With the Society of Environmental Journalists’ 16th annual conference just days away, Beth Parke, the SEJ’s executive director, has been busy finalizing guest arrangements, organizing events and programs and coordinating last-minute details for the Vermont get-together. She took some time out of her schedule to talk with TelevisionWeek correspondent Allison J. Waldman about the conference and issues of importance to the SEJ. Here is an edited transcript of their conversation.
TelevisionWeek: What are your expectations for the upcoming SEJ conference?
Beth Parke: The attendance is already very, very healthy. Registrations are up. We’re anticipating a very strong turnout of our members, journalists, students and educators. We also have a lot of non-members attending the conference, including public information staff members, EPA regional officers, many government officials, scientists, business people, and advocates …
This year we’re doing a lot with legal issues because we’re in partnership with the [University of Vermont] law school as well as the University of Vermont, which is our primary sponsor. So we’re doing a full day-long clinic workshop looking at environmental law.
We’re doing a lot with sustainability issues and we’re looking at that word, which is one of those words that we all ask: `What does that mean?’ It raises larger questions in many frameworks.
There’s an agriculture frame. Also one on business, from Wall Street to Main Street: What does sustainability mean to a whole range of companies looking at this? There are a number of business-related sessions, including energy, green labeling and many things that have to do with sustainability in that framework. Also, of course, climate changes, which are huge-a big focus of this conference. We’re hoping to help reporters wrap their heads around this very large-scale type of issue that can be covered in many, many ways. It’s very important, but it’s not a classic breaking news-type story.
TVWeek: Are TV journalists looking for stories they can pitch to their producers and assignment editors to get environmental pieces into the news?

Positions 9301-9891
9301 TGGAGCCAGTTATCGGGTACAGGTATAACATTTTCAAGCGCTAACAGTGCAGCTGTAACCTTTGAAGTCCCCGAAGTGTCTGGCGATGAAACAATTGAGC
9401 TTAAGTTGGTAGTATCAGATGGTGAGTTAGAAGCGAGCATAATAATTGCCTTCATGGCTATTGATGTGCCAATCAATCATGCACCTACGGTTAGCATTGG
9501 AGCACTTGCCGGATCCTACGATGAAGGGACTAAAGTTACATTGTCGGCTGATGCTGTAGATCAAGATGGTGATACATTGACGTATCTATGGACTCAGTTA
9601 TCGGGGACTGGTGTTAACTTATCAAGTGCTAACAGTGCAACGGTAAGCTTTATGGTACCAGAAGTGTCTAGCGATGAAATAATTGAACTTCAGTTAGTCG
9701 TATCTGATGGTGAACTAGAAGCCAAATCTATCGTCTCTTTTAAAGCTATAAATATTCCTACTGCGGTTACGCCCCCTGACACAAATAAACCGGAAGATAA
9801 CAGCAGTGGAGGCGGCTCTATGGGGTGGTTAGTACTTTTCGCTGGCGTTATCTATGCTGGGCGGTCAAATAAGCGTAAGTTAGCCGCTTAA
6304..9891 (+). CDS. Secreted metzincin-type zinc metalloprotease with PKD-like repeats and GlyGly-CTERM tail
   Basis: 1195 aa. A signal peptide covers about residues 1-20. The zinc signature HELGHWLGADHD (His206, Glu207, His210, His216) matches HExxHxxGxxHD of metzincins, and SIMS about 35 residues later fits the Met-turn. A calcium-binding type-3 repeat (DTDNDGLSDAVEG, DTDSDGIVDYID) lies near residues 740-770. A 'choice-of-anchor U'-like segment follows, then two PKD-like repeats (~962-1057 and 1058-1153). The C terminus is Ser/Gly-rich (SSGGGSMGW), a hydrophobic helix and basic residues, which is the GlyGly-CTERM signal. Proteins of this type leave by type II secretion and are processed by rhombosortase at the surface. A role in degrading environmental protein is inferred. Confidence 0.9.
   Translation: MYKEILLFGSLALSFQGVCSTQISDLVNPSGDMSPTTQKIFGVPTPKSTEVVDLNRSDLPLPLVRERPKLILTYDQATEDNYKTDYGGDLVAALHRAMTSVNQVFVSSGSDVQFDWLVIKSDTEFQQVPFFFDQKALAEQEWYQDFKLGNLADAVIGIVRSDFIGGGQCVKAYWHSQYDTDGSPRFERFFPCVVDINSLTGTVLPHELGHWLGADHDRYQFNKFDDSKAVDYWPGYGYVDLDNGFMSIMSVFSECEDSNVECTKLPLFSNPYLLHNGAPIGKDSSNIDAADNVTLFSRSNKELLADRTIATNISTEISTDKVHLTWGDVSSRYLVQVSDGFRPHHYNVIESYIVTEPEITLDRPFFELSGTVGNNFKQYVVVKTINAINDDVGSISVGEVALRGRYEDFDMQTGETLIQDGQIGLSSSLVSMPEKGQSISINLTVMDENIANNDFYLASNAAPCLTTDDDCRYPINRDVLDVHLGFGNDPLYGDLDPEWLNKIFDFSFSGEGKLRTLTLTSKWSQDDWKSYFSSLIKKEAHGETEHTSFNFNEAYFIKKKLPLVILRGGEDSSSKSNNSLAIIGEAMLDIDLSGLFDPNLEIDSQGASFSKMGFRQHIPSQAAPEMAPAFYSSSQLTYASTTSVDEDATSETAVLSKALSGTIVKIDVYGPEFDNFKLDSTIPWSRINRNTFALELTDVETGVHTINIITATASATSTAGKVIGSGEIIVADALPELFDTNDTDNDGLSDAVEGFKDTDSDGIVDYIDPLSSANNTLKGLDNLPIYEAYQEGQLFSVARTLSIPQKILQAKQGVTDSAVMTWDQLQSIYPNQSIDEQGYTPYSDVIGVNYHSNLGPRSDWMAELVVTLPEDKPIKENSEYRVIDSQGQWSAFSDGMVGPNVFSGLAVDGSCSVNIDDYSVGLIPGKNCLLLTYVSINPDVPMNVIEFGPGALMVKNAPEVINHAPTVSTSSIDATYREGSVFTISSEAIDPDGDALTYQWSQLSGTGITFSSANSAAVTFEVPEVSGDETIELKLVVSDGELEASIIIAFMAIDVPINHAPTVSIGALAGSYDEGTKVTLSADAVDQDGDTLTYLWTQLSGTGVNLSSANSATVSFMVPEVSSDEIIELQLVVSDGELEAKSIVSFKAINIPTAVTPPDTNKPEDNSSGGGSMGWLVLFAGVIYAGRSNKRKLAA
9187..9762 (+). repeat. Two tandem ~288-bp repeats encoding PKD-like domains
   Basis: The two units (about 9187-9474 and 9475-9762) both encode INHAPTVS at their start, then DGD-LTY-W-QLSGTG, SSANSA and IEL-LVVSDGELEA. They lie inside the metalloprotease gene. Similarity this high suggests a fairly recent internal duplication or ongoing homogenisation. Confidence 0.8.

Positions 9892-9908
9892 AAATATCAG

Ms. Parke: Absolutely. SEJ in general is there for working journalists to help each other in the quest to interest producers and assignment editors in these stories. This is a conversation we’ve had many times when looking at broadcast journalism.
One of the points that was made by researcher Andrew Tyndall is that environmental stories tend to be competing at the bottom of the newscast, among the topics traditionally thought of as the discretionary covers, as opposed to the “can’t avoid” coverage. You know, the big disaster stories like wildfires and tornadoes.
You have to pay attention to Hurricane Katrina, and you have to pay attention to E.-coli outbreaks. Both of those are very much environmental stories, but as far as the broad range of environmental issues or environmental-related issues, yes, television journalists in particular need to be thinking about how to approach these topics in a way that works in their formats.
TVWeek: So the conference addresses both the issues that need to be covered and how to make them viable?
Ms. Parke: Yes. We actually have a session, a track, on the craft of reporting. It is really the business of being a journalist and the craft tools you need interviewing and so on. Broadcast journalism is one of the sessions where we have some of the top practitioners of our day here at local-news operations around the country coming in to do just that, you know, talk about what did they do during sweeps last year. What worked with their editor or producer in a way that surprised them?